And the assumption for the breach of an Antitrust case requires secret collusion between two or more parties controlling a single service, product or resourse. The EA/NFL deal is public, within the bounds of law and has never been challenged. This deal hinders EA's competition but it is continually renewed and if the NFL ruling body ever recieved a better offer or just didn't want to allow exclusivity anymore (i.e. They start hating money) then that's it done. It's not EA, Capcom, Activision and whoever else you want to name meeting in a smoky boardroom to price fix the entire industry.

My essential/non-essential line is the law can't be rigid, ever, because air-tight law leads to insane things (The three strikes policy). If I am artificially inflating the price of my luxury product then it is YOU'RE own lack of restraint and sense that results in you being screwed. Conversely if I am artificially inflating the price of a life saving treatment (much like the AIDS retro-virals in continental Africa) then I am literally placing a set value on your life and legal institutions tend to take a poor view of that kind of thing (If it happens locally).

manythings:

JDKJ:

manythings:

The line still applies. EA made the NFL an offer, the lawyers worked it out and it was legally objected, what 6/7 years ago now? No one accepted and it was a very public arrangement that is worth something the region $1.3 billion. A phoneline can save a life, an NFL game can't make the same claim. At the very worst you can call it an inconvenience or an annoyance, you can just not get it.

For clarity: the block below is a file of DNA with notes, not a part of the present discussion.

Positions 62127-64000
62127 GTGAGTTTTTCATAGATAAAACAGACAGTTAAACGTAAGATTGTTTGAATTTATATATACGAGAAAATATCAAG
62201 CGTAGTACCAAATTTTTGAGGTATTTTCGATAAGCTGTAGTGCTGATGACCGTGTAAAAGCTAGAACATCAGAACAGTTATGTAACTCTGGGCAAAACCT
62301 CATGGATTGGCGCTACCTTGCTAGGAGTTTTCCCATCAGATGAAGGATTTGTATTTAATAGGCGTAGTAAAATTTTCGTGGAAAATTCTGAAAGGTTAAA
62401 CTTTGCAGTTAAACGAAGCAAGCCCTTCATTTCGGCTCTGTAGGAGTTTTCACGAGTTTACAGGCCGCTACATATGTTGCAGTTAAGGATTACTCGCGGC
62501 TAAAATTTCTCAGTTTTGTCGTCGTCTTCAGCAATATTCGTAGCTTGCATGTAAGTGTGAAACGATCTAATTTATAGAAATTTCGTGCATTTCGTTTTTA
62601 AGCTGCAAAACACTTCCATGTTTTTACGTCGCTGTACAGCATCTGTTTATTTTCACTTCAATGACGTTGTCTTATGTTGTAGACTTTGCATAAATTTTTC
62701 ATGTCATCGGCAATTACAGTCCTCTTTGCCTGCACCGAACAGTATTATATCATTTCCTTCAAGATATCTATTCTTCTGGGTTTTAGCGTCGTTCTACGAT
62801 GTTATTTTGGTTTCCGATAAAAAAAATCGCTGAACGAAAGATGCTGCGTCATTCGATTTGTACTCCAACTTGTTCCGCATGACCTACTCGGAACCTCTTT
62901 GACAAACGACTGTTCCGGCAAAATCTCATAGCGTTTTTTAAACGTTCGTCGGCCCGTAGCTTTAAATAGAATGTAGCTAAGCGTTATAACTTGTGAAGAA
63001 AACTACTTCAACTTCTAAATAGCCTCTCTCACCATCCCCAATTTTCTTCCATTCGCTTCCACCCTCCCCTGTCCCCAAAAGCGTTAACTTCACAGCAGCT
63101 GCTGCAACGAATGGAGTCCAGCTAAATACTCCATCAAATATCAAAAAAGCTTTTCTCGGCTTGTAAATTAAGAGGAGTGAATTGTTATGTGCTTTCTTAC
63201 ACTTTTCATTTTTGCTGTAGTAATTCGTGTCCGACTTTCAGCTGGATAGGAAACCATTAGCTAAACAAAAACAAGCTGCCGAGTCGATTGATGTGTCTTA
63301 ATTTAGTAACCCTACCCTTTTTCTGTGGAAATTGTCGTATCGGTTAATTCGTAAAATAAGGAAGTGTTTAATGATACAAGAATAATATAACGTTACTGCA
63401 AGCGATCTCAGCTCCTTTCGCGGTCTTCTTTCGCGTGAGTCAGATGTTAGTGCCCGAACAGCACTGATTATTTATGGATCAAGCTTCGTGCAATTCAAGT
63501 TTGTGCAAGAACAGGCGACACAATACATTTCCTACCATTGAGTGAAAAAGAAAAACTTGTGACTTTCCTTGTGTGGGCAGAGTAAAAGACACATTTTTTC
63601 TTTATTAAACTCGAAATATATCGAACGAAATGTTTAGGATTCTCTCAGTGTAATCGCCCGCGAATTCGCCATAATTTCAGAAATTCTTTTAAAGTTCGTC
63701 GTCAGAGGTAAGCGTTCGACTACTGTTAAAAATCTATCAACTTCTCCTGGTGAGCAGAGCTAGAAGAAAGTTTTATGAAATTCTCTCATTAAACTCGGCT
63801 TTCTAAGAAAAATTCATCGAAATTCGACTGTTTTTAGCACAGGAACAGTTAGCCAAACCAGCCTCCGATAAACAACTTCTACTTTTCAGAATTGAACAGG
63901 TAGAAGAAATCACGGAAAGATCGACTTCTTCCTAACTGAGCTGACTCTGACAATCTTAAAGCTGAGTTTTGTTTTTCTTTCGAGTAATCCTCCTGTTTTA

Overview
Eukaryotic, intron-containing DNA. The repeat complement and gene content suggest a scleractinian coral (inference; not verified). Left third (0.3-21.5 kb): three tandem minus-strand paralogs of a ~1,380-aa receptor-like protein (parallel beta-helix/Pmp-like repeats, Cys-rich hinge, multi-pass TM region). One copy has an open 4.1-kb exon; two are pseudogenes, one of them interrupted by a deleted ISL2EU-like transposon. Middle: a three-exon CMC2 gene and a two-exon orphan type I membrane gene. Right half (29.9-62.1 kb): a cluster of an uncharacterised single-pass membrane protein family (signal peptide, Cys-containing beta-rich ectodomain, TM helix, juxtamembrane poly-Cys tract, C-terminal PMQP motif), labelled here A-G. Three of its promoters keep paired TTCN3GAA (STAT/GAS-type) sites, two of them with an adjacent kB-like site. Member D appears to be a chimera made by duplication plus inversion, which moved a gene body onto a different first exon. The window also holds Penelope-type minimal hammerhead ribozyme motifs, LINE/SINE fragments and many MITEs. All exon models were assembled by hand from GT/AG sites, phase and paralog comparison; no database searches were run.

I'm still not seeing where you're trying to go with this "essential" versus "non-essential" product line of reasoning. Under American antitrust law, it doesn't matter whether the product that is the subject of a price-fixing claim is a cure for cancer or whether it is chewing gum. Either way, both are equally subject to antitrust regulation. That you may "need" the cure for cancer desperately while having no "need" whatsoever to buy chewing gum doesn't matter at all. All that matters is whether or not the price of either product was fixed in violation of the antitrust laws. Indeed, as a matter of proven economic theory, the more elastic a product is (i.e., the more resistant consumers are to an increase in its price), which most non-essential products are (e.g., designer handbags), is the more incentive there is for its producers to collude and fix its price as a means of circumventing the economic reality of elasticity. On the other hand, the more inelastic a product is, which most essential products are (e.g., gasoline), is the less incentive to fix its price because consumers, who have very little choice as to whether to purchase the product or not, are unlikely to discontinue purchasing the product if the price is increased. Therefore, the need to guard against price-fixing is actually greater for non-essential products than it is for essential products because non-essential products are more likely than essential products to be the subject of an illegal price-fixing scheme.